A couple of major new developments in the race to find a vaccine for the coronavirus.
Tuesday, the U.S. said it won't join a global effort to find and distribute a vaccine because it's led by the World Health Organization.
That announcement came hours after Oxford said it's ready to begin stage 3 testing in the U.S.
It's the third potential vaccine to reach that phase in the U.S. after Moderna and Phizer.
WAAY-31 asked Huntsville's top infectious disease specialist what you can and cannot expect when a vaccine is finally ready.
"There are times where when you give one shot of the vaccine it's not going to be enough to induce that full immune response," said Dr. Ali Hassoun, infectious disease specialist at Huntsville Hospital.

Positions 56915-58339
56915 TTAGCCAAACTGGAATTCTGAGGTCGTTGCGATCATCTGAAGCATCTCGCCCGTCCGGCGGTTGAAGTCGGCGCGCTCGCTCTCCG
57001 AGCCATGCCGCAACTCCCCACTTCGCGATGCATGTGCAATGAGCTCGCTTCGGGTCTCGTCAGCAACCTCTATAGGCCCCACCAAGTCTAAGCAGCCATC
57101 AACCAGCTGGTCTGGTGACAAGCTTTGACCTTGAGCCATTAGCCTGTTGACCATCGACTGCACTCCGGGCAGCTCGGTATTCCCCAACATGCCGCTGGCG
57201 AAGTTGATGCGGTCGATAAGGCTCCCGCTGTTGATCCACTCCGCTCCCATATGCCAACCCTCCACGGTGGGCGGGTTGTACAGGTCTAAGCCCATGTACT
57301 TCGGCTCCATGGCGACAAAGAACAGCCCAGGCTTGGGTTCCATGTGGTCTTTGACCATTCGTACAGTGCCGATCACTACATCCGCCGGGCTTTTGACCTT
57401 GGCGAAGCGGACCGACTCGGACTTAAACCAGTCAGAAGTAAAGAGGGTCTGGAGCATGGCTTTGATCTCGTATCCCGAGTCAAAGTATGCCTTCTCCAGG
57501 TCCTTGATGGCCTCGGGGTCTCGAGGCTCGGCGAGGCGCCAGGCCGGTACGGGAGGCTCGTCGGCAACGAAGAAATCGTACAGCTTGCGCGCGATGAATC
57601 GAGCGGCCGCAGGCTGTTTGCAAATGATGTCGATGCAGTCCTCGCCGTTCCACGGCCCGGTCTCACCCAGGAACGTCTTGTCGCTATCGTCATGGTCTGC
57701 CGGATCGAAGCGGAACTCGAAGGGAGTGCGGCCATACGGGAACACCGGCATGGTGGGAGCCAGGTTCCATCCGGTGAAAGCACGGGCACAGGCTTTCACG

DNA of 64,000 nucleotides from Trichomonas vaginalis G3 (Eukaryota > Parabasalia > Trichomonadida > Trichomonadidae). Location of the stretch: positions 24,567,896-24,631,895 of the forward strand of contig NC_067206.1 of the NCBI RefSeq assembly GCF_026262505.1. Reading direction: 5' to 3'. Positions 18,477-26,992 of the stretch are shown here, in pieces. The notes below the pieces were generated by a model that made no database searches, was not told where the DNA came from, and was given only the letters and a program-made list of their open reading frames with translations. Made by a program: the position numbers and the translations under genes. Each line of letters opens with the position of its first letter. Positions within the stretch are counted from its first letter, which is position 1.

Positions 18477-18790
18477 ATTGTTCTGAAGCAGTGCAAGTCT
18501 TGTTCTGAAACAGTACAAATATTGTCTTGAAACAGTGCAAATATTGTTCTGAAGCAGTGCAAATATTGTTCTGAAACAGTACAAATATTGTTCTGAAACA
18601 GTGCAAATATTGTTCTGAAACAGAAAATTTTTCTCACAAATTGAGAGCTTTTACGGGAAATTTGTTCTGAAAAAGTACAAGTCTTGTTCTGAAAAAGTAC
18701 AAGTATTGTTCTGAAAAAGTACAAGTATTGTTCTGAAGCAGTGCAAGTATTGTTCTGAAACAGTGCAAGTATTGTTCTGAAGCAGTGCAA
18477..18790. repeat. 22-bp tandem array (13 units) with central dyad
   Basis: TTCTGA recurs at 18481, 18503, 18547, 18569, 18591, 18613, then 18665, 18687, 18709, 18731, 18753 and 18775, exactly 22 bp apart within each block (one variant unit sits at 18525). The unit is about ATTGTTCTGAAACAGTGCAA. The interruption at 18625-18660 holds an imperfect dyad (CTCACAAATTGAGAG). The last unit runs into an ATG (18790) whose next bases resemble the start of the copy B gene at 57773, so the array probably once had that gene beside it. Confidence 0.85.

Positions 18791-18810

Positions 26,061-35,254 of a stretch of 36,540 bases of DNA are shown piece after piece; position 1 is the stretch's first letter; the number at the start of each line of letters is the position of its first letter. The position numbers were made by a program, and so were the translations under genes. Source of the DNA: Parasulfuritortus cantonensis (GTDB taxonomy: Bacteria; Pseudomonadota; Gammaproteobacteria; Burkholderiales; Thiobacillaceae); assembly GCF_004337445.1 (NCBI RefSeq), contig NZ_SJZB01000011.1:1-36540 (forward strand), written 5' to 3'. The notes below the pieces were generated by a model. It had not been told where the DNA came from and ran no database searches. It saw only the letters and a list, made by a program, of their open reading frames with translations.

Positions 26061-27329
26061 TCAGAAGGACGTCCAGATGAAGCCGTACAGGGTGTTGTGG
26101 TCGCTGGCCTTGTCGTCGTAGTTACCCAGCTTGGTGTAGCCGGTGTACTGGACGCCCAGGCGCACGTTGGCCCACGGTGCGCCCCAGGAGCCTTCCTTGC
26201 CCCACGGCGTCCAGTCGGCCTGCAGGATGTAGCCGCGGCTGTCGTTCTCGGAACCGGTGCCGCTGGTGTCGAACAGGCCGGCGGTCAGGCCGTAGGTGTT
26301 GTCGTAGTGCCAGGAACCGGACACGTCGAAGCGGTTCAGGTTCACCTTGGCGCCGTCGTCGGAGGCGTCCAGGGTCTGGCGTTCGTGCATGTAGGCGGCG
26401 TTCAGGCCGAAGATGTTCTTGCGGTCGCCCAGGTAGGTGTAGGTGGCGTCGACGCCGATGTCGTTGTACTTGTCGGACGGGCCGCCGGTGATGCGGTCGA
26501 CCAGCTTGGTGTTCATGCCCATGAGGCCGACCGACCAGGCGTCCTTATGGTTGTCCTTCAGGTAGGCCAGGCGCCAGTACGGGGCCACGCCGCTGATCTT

He predicts one dose of the vaccine likely won't be enough and people will need a second shot.
"That's why they initially give one dose and then what we call the booster or a second dose to help push that level of immunity where we can fight the infection or take care of it," he said.
Hassoun warned relying on one dose could be dangerous because it likely won't immunize you from this strain of coronavirus.
"If you get a benefit it might be very short term comparing to taking two, it'll have a longer term effect," he said.
Several vaccines require booster shots. They include the measles, meningitis, HPV and the chickenpox.
While some doctors are worried vaccine myths may keep some people from getting immunized, Hassoun is confident the majority of people will roll up their sleeves if it means staying healthy.